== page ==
Two Trump-Appointed 11th Circuit Judges Who Sat on Florida Supreme Court When It Heard Oral Argument Over Meaning of Florida Disenfranchisement Amendment Won’t Recuse in Disenfranchisement Case Current Before the 11th Circuit

Here is the order. The judges left the Florida court before it issued the opinion, and the judges claim that the cases are not related enough to merit recusal.

Mark Joseph Stern made the case earlier that this is wrong:

The Florida Supreme Court held oral arguments on the matter, in which Lagoa and Luck energetically participated. Lagoa was particularly combative: Sounding more like an advocate than a jurist, she repeatedly argued that voters understood the amendment to encompass court fines and fees. At one point, she even read aloud a Miami Herald op-ed that allegedly supported her position. “I have reams here of op-ed pieces and editorials from different papers all over the state of Florida,” Lagoa proclaimed, “that made it clear” the amendment included fines and fees.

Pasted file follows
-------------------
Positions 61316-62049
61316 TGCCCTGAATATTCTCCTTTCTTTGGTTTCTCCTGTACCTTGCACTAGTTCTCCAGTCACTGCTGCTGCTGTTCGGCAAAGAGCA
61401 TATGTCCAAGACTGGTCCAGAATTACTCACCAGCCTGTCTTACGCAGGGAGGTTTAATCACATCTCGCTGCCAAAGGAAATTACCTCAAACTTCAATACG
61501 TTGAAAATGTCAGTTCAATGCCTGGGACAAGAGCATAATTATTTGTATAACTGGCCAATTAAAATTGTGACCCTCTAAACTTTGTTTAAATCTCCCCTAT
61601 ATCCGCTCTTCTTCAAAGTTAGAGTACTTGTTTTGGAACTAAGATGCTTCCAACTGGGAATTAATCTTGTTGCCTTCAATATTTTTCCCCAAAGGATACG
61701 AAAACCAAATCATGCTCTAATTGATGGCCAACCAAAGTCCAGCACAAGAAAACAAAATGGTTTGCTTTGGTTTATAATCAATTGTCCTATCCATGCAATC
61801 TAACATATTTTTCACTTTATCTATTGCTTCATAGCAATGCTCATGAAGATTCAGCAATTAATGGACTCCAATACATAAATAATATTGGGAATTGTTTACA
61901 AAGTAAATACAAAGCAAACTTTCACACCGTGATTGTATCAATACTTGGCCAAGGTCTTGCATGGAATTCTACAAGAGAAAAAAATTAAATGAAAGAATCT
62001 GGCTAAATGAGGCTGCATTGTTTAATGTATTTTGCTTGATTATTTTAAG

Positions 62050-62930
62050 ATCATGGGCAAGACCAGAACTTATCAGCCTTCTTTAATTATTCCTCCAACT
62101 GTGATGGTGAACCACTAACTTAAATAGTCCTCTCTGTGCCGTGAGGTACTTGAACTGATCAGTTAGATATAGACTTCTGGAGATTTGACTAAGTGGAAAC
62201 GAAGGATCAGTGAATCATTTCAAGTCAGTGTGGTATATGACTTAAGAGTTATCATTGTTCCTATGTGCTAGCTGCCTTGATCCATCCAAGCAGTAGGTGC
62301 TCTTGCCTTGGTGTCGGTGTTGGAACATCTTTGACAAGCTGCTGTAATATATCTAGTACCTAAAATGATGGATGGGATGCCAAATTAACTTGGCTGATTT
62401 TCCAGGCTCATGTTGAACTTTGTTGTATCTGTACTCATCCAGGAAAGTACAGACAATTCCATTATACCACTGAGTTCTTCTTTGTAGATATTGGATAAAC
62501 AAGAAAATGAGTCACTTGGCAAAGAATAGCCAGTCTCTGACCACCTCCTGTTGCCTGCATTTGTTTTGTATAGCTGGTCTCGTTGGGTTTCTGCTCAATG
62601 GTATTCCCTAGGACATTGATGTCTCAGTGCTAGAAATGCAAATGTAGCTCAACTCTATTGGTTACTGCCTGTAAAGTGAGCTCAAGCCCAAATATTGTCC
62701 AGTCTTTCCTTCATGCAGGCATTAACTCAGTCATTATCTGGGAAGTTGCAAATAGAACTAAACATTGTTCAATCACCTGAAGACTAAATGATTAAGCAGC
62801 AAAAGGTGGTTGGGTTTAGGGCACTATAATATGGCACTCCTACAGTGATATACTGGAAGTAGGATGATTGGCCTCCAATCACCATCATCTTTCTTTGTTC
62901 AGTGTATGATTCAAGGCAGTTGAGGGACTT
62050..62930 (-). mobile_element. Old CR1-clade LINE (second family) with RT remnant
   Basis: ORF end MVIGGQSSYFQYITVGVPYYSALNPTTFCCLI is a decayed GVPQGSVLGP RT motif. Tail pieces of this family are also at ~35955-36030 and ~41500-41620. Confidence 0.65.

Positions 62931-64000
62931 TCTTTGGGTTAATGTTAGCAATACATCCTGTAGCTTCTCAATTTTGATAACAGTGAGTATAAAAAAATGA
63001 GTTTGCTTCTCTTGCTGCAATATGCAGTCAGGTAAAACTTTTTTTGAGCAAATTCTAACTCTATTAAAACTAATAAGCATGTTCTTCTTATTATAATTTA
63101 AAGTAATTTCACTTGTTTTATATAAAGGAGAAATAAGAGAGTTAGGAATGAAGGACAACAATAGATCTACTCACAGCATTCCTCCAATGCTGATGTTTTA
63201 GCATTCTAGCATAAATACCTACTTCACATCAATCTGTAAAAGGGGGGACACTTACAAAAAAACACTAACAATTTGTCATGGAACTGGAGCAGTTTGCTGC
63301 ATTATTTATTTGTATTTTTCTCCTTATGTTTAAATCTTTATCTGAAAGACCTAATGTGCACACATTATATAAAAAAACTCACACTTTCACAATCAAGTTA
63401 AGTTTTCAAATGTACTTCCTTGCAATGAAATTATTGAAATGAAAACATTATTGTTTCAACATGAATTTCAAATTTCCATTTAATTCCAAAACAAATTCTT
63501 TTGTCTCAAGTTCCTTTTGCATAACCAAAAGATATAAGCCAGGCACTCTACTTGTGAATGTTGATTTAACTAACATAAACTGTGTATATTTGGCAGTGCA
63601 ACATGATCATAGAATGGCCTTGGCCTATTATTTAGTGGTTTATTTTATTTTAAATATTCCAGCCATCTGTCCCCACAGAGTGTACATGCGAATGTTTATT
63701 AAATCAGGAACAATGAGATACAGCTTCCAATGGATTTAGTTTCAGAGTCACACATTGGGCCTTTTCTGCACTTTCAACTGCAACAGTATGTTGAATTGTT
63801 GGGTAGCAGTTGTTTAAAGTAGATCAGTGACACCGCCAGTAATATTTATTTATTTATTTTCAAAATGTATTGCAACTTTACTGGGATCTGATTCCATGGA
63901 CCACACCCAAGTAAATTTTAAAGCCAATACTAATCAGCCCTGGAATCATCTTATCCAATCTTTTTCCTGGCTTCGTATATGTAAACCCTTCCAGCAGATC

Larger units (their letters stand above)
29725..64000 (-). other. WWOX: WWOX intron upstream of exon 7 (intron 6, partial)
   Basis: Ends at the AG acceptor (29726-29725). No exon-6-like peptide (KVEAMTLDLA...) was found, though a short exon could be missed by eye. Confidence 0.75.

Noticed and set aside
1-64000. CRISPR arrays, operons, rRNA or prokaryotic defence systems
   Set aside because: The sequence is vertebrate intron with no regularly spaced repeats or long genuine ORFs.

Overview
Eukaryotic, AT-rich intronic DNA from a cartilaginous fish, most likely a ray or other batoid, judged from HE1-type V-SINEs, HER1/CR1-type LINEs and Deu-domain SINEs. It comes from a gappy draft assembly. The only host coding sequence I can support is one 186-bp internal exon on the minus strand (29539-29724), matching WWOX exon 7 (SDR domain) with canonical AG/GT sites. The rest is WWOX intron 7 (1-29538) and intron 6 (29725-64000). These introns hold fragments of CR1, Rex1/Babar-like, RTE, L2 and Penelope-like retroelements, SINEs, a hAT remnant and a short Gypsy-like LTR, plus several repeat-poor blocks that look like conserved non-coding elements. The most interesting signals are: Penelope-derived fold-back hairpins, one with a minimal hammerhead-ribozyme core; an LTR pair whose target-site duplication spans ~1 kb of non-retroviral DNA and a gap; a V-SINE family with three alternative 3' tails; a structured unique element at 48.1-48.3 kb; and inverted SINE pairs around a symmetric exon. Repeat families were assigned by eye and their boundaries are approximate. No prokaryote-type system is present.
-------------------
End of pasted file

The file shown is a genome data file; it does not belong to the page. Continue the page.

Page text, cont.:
But neither Lagoa and Luck ever formally ruled in the case. They joined the 11th Circuit shortly before the Florida Supreme Court handed down its decision in January declaring that the state constitution permitted a poll tax on ex-felons. Nonetheless, both judges almost certainly discussed the case with their colleagues and voted on the outcome. Moreover, one or both judges may have participated in the initial stages of drafting the opinion.

Seems to me that the appearance of impropriety would be enough to justify removal, but I am not a legal ethics expert.

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